Doesn’t THAT seem a bit hypocritical? In an offhanded way, we could make the argument that not even Tracy Anderson got to look like Tracy Anderson by doing the Tracy Anderson Method. #Wordplay
But anyways, getting back on track, she’s a master at toying with women’s emotions and irrational fears towards lifting weights.
Does her method get results? I guess. I mean, I can Google “Tracy Anderson before and after pictures” and get a few hundred pages of evidence. And that should be commended. To a point.
Stealing some commentary from “Brent” who left this comment on an old(er) blog post the other day:
Any dipshit can teach to the test, or run a client into the ground, get them to lose x amount of pounds and show off their ‘success’ (usually its even easier in the fitness industry because clients come to you, usually somewhat motivated and willing to do what the ‘expert’ tells them to).
Setting up someone for long term success isn’t immediately quantifiable and is quite a bit harder. Kinda requires skill. It’s why any trainer can have a buttload of ‘success’ stories. The goal though is empowerment (at least in my mind) and setting one up for long-term success. This is more difficult to market though and frankly not as sexy.
Anytime I critique a trainer and someone says ‘yeah but they get good results..”) I just tell them Jillian Michaels and Tracy Anderson have thousands of positive testimonials, weight loss success stories, tweeter followers etc. Smart peeps in the fitness industry bash them though because they do nothing to empower their clients and set them up for long term success. I wonder how many of their clients or Biggest Loser winners come back years later and are like ‘wow, you really changed my life!
I couldn’t have said it better myself.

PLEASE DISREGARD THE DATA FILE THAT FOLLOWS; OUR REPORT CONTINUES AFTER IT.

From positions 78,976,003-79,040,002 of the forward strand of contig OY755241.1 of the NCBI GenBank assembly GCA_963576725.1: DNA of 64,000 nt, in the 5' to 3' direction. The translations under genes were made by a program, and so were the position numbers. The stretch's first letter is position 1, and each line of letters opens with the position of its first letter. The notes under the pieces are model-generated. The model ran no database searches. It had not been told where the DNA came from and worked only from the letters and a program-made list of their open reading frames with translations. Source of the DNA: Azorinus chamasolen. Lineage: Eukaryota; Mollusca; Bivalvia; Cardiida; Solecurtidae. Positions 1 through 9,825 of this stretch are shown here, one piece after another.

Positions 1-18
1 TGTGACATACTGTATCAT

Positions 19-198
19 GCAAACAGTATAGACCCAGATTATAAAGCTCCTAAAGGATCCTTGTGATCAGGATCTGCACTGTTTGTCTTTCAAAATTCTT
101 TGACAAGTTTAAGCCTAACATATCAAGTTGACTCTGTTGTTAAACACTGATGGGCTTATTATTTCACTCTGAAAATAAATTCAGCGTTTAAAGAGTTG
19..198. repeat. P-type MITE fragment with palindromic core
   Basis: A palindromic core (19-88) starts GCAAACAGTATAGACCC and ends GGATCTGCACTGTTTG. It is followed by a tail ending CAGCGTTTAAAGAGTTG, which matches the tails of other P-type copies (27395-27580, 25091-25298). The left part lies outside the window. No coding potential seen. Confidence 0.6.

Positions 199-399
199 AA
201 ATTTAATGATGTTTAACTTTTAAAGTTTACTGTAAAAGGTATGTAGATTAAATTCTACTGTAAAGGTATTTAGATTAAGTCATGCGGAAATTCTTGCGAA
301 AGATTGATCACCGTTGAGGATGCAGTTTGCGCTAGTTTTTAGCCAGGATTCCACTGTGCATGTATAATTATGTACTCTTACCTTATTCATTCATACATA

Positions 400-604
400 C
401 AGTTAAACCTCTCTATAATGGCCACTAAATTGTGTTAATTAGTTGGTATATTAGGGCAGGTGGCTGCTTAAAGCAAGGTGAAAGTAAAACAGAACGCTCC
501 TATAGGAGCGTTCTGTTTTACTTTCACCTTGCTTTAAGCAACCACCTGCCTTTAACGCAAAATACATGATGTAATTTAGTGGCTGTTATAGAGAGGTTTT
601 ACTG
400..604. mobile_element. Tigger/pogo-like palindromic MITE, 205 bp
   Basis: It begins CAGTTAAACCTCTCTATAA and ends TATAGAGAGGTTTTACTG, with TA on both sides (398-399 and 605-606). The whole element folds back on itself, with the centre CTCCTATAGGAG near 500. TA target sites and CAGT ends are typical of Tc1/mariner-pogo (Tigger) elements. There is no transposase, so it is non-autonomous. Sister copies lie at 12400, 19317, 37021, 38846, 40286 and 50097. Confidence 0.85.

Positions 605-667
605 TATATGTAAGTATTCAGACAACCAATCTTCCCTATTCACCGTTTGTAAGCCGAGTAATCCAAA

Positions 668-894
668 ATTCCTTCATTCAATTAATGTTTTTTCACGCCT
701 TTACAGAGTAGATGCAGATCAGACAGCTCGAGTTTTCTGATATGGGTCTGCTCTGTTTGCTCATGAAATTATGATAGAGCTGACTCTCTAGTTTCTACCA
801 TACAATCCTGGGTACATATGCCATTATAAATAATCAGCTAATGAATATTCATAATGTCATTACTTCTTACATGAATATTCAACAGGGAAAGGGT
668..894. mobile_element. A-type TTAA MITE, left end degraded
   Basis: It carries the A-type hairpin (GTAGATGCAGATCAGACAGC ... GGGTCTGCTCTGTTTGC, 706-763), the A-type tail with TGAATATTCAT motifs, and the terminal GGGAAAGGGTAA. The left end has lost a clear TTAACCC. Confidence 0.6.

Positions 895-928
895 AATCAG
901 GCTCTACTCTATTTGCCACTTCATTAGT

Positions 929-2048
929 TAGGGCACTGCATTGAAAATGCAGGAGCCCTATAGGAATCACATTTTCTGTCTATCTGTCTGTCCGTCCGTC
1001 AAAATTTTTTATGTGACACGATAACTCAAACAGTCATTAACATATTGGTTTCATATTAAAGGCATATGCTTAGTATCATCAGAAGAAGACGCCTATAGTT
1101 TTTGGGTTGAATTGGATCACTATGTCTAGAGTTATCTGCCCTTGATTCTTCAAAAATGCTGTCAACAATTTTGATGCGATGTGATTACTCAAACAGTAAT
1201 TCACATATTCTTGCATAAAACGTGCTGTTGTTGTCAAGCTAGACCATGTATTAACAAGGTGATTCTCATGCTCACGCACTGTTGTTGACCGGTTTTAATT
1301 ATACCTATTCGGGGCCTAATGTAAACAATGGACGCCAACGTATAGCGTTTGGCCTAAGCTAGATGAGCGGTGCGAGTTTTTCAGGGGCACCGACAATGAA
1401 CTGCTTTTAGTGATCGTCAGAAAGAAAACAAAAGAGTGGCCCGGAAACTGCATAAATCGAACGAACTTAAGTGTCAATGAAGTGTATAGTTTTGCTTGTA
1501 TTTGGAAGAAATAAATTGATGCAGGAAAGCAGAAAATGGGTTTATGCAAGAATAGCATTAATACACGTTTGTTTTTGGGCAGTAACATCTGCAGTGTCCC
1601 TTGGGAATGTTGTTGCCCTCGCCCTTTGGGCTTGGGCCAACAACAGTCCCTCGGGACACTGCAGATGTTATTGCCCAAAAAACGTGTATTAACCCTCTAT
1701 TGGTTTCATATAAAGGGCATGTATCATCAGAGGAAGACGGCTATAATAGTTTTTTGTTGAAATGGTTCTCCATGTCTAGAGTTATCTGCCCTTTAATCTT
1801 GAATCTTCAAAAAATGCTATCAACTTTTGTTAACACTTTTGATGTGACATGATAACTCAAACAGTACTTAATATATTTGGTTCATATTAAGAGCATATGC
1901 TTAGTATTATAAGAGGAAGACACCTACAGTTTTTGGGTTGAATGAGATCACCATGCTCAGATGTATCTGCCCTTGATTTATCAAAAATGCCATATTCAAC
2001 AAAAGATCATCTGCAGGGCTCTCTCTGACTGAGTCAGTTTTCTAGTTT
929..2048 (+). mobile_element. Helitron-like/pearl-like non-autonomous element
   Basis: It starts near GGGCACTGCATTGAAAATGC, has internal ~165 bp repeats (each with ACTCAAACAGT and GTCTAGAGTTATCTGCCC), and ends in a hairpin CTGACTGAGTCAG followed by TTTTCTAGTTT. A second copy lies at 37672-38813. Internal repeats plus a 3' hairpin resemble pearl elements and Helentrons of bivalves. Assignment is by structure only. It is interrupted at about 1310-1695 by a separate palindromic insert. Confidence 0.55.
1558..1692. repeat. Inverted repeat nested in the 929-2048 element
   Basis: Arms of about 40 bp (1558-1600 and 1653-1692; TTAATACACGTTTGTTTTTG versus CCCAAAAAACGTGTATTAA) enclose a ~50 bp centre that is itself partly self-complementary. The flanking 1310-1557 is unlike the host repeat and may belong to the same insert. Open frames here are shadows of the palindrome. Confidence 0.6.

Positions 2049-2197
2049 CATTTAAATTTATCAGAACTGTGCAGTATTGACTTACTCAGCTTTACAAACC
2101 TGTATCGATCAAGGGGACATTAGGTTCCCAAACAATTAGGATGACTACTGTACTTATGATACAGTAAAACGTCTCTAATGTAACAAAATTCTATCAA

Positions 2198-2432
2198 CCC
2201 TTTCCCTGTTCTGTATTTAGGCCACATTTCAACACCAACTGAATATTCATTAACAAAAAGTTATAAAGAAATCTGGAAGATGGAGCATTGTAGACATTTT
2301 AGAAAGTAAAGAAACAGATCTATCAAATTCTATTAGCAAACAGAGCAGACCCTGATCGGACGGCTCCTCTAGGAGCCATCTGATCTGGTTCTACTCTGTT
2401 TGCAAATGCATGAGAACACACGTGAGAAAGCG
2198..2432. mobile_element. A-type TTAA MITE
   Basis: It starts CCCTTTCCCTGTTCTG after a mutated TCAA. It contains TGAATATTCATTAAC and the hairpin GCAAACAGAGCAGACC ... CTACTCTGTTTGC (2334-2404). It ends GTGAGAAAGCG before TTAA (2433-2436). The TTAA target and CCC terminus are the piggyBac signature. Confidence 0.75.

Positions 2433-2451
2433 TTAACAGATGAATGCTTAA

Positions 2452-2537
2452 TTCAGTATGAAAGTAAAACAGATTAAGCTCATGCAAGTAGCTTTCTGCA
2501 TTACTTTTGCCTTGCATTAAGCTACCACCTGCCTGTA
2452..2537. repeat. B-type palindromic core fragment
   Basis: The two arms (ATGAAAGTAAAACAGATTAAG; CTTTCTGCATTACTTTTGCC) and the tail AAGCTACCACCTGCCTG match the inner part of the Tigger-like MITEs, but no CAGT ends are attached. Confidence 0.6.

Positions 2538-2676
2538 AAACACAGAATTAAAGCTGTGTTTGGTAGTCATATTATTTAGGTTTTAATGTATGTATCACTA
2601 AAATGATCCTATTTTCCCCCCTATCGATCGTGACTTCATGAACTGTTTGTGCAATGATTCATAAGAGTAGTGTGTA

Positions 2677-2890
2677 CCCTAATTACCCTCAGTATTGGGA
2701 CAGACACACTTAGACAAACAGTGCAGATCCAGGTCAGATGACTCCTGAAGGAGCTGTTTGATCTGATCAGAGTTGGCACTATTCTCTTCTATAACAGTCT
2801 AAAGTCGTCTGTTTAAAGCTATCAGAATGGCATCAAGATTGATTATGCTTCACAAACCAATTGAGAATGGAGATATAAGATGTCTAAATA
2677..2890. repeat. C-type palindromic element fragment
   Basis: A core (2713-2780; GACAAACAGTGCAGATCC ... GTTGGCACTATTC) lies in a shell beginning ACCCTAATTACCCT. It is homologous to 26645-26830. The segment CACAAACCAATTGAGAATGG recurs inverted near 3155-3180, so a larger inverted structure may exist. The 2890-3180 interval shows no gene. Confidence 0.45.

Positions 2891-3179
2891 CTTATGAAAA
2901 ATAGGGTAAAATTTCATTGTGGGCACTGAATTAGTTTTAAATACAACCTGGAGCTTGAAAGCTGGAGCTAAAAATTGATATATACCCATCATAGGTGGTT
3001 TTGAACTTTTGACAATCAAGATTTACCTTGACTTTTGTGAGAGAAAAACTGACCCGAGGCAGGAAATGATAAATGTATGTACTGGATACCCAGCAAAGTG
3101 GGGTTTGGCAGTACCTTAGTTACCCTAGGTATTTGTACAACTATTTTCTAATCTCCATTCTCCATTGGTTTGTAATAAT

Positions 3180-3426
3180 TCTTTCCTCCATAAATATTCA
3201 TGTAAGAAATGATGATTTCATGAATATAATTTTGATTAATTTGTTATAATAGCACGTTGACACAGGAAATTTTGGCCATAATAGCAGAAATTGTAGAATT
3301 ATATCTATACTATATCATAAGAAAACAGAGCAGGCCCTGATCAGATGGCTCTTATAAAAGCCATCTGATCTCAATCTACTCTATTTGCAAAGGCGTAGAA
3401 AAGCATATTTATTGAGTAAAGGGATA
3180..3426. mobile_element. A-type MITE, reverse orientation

In a roundabout way, this goes back to my presentation last weekend where I talked about some of my strategies when it comes to training women.
I brought up Tracy Anderson to showcase a point: that fear mongering, feeding into, and placating into the irrational fears of (some) women is not doing anyone any favors.
At Cressey Performance we don’t feel women need to train any differently than men. 90% of what we do is the same across the board whether you have a the Y chromosome or not.
I was going to toss in a Sex and the City joke here, and showcase women’s unparalleled infatuation with it, but then I realized I’ve actually watched every episode. And [cue high-pitched voice here] looooooooooooved it.
Our gals are deadlifting, squatting, bench pressing, performing chin-ups and push-ups, and otherwise TRAINING like the guys.
What stands out, oftentimes, is the psychology that comes with training women.
Men tend to be more Temporal Comparative, where they compete or compare against themselves.
What did I deadlift last week?
What did I squat last week?
How much do I weigh now compared to last month?
Guys tend be more interested in what they, themselves, are doing.
Conversely, women tend to be more Societal Comparative, and compare themselves to other women.
She’s doing “x” amount of weight on the bench press, how come I’m not doing that much?